Distance Is No Obstacle When It Comes to Family

Distance Is No Obstacle When It Comes to Family

by Jessica Toyne

My brother, Jake, is seventeen years old and I am nineteen, and out of all of the days that we have been on this earth together we had never been apart for longer than a few days before I left for college.

By the time we were old enough to understand the value in our brother sister relationship we had become best friends.

We have always been there for each other, whether it is being each other’s biggest fan in the crowd during a game or quickly switching over to damage control when something more important went wrong in each other’s lives.

It was almost like we took that for granted, and I never thought going to college out of state would have had this much impact on us.

I am from Bellevue, Nebraska which is about two and a half hours away.

At times this may not seem that far, but when 7:00 on a Friday night rolls around and Jake is in Bellevue ready to take that first snap of the big game and I am still in Indianola it seems like we are a million miles apart.

Last year when I was a freshman it was tough.

I only made it back for a handful of football, basketball and baseball games combined, and going home is a tough decision.

I miss my family, but I do not want to spend every weekend at home because then I miss out on what is going on here at Simpson.

I also struggle with deciding if it is worth the gas to make the trip there and back in one day. Then, once I make the decision to head home I have to check it with my schedule.

Being a dual sport athlete I practice almost every day, and if I practice until six or so, there is no way I could make it back.

There are so many different things that factor into whether or not I can be there for him, and this year has just become that much harder.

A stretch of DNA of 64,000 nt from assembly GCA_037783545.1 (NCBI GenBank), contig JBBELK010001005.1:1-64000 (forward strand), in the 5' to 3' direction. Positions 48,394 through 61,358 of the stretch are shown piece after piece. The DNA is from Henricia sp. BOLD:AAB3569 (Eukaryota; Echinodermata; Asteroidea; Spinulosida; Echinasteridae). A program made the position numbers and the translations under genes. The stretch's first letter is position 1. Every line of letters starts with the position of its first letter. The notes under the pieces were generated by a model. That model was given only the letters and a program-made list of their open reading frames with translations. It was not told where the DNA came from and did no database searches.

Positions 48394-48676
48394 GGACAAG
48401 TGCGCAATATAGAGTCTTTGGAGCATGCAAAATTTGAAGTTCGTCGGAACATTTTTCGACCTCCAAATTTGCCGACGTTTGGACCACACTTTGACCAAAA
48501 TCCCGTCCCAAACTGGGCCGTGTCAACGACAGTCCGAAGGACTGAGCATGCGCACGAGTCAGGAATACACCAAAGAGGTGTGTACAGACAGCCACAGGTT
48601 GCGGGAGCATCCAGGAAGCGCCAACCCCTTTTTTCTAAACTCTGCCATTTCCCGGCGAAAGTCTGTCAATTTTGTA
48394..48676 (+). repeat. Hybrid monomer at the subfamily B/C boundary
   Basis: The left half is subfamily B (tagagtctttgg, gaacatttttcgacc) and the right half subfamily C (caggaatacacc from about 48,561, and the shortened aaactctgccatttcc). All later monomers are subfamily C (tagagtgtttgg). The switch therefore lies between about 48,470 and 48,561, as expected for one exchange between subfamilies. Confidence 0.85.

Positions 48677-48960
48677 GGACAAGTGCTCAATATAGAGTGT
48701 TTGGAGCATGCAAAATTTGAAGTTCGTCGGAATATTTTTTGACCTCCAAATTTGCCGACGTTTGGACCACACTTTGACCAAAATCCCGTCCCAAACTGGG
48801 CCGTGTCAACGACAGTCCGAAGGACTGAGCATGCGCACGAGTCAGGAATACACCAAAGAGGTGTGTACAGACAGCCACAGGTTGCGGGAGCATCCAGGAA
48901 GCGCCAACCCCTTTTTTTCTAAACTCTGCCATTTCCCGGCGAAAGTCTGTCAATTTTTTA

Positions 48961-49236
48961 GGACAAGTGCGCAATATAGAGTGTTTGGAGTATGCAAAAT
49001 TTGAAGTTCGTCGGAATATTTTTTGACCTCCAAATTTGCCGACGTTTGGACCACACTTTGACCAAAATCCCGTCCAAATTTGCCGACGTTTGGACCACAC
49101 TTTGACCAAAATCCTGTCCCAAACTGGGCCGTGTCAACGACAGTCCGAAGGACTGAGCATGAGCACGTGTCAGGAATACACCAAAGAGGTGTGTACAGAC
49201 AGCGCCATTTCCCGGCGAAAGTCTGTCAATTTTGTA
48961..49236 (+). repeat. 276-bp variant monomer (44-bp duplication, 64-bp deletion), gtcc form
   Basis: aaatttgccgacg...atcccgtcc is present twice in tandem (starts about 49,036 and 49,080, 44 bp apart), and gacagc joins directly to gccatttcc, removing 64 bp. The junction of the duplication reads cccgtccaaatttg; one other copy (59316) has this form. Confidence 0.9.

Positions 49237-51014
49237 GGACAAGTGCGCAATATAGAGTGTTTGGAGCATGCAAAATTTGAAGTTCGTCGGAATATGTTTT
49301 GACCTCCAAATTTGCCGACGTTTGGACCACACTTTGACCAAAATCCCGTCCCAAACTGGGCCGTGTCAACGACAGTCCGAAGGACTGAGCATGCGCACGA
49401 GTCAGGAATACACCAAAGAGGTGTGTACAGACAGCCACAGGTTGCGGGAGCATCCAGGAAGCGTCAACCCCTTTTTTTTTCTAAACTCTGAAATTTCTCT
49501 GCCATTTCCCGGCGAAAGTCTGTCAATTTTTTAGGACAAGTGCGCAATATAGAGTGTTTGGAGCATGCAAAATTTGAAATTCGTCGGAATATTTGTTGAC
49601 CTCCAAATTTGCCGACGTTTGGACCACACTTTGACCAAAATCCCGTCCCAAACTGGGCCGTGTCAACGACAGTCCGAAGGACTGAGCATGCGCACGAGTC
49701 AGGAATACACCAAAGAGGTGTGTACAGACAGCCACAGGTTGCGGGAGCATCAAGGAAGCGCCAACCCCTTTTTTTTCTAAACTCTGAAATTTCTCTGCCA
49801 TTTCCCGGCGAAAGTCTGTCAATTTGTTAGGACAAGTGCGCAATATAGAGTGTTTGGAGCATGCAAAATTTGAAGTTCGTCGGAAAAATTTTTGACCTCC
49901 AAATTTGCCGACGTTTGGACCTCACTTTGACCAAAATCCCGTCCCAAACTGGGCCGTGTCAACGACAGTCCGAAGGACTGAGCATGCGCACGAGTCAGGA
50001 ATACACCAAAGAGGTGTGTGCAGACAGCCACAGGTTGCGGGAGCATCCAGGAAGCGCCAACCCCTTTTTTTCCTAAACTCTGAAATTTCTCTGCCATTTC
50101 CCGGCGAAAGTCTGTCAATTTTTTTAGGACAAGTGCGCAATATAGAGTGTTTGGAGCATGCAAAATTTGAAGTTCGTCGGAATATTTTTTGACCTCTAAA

Jake is now a senior in high school and he has earned himself a starting spot in all three of his sports as quarterback, shooting guard, and catcher.

All I want is to be there for him, but in a way I believe that this has made us closer.

Just a few weeks ago was the first game of the season, which was also the big hometown rivalry game between Bellevue East and Bellevue West.

Jake had been bugging me all summer about coming back and watching his first varsity start as the Bellevue East quarterback, but I was in the middle of preseason for soccer, balancing two or three practices a day and team meals. So I told him there was no way.

Then the big game day rolled up and I was talking to my roommates about how much it would mean to him and to me if I could be there for him. We had practice until about 4:45 that day, but we decided to make the trip anyway.

We made it at about the start of the second quarter and I was able to watch him play.

It was so rewarding, but the part of that night that I will never forget is my little brother’s face when he saw me after the game. I felt like I was in a movie.

It was one of the most emotional things I had ever experienced, and it is times like that that make it all worthwhile.

I have learned to cope with the fact that I won’t make it to every game, and he now understands that I will make the trip every chance I get.

I never, not for one second, regret coming to Simpson.

In all honestly it will probably turn out to be one of the best decisions of my life, and hopefully next year I will be sitting in the stands of Mcbride Field cheering on little Toyne tearing it up behind the plate.